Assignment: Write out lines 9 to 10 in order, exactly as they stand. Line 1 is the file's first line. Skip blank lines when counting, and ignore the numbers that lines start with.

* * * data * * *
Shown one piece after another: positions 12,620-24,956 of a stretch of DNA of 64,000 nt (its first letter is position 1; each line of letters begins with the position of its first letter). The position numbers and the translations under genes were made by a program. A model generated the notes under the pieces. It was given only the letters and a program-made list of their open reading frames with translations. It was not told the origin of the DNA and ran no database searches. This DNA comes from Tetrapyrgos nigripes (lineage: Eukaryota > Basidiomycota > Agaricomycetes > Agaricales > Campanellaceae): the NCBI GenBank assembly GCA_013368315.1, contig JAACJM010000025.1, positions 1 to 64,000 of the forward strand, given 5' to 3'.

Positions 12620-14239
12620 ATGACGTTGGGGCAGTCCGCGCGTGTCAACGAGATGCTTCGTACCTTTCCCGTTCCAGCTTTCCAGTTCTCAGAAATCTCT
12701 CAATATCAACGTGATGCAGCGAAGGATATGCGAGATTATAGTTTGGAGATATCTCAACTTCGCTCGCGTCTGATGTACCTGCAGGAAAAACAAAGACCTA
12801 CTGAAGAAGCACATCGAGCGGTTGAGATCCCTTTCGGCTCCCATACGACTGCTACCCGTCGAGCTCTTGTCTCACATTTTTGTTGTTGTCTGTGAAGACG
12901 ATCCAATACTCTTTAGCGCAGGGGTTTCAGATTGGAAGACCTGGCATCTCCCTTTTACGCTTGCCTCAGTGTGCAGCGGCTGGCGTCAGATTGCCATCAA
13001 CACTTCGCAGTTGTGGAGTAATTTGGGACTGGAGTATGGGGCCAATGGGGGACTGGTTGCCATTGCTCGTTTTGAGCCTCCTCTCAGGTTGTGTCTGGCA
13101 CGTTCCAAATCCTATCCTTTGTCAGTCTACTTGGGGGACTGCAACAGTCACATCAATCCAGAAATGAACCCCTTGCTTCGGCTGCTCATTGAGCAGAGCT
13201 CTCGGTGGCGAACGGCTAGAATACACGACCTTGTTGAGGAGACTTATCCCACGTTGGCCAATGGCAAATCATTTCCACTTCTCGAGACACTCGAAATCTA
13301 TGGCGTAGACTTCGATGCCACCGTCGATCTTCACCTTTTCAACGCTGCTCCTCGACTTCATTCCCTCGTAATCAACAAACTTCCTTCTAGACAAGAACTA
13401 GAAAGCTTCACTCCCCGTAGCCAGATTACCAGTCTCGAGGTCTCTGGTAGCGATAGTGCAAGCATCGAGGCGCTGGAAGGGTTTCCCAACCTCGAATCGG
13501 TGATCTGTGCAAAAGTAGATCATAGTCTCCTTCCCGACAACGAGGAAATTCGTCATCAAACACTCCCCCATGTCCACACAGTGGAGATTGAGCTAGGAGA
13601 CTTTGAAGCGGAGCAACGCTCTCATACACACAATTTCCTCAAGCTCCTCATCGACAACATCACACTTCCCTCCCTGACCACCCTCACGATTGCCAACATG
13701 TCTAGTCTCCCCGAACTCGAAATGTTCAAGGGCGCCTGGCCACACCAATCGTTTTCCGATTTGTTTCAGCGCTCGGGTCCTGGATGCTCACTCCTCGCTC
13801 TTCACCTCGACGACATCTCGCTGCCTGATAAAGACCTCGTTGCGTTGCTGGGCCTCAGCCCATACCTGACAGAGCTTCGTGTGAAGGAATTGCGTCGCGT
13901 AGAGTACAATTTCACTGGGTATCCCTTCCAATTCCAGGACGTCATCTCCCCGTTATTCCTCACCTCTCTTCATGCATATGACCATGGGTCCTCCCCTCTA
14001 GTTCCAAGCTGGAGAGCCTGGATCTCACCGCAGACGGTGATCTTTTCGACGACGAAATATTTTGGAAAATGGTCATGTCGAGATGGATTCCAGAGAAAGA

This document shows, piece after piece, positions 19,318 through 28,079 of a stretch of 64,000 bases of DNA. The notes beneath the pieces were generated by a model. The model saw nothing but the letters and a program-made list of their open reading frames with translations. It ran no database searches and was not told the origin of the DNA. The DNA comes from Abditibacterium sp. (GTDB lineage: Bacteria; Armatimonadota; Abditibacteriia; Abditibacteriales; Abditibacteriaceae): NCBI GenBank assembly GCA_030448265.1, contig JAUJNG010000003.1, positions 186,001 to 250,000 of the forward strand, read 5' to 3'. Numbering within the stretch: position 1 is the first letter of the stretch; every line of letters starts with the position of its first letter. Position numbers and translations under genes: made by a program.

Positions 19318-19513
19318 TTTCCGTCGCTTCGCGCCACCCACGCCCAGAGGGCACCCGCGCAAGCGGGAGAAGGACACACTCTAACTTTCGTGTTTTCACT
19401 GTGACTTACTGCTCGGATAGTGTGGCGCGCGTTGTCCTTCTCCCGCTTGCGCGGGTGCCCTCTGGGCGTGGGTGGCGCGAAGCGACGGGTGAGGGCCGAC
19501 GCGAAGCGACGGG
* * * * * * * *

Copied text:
13201 CTCGGTGGCGAACGGCTAGAATACACGACCTTGTTGAGGAGACTTATCCCACGTTGGCCAATGGCAAATCATTTCCACTTCTCGAGACACTCGAAATCTA
13301 TGGCGTAGACTTCGATGCCACCGTCGATCTTCACCTTTTCAACGCTGCTCCTCGACTTCATTCCCTCGTAATCAACAAACTTCCTTCTAGACAAGAACTA